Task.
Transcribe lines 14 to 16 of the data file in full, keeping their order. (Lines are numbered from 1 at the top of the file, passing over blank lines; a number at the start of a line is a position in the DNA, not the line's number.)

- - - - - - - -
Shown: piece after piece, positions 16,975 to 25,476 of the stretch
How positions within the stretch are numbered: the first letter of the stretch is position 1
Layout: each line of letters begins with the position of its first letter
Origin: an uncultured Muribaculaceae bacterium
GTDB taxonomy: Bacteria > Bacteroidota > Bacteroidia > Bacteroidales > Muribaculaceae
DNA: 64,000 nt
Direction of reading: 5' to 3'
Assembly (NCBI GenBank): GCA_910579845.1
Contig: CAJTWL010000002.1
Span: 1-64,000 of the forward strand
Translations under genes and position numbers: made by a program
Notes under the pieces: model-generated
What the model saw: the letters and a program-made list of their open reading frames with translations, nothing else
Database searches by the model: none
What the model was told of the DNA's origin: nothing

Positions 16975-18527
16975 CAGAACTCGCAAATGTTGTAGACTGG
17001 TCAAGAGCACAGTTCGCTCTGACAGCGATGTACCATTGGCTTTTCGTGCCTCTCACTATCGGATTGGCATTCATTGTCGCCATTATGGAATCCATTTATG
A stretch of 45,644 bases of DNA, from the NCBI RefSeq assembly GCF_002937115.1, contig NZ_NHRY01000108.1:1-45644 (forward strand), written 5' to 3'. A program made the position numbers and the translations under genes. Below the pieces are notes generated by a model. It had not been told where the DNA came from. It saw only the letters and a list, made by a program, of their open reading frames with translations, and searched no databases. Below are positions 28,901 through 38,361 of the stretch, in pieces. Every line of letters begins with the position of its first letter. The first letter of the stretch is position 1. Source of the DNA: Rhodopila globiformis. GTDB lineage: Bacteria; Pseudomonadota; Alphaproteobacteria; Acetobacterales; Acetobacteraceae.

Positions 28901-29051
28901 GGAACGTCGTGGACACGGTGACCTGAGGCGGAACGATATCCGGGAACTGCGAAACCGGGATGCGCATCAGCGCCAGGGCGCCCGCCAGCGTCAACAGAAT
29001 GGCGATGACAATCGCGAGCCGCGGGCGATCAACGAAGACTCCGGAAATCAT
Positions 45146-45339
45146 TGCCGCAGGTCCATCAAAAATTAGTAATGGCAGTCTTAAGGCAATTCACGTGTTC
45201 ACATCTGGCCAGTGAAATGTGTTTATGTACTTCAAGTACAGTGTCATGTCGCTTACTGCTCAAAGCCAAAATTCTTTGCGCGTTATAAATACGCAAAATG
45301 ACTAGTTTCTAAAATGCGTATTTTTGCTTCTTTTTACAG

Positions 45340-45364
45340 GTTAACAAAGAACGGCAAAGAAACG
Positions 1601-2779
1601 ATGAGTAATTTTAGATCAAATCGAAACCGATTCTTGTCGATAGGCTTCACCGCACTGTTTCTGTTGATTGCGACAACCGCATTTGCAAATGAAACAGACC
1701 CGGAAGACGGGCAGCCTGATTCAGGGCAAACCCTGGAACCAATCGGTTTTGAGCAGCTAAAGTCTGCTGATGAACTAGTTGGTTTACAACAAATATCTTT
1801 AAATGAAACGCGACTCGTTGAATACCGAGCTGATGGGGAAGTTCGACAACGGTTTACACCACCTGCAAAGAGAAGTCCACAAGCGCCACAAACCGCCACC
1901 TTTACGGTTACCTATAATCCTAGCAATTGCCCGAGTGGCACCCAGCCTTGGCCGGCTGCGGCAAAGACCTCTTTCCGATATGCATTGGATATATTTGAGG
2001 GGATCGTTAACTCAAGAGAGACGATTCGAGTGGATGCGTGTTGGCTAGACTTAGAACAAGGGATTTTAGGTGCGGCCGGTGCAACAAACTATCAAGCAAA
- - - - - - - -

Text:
Database searches by the model: none
What the model was told of the DNA's origin: nothing

Positions 16975-18527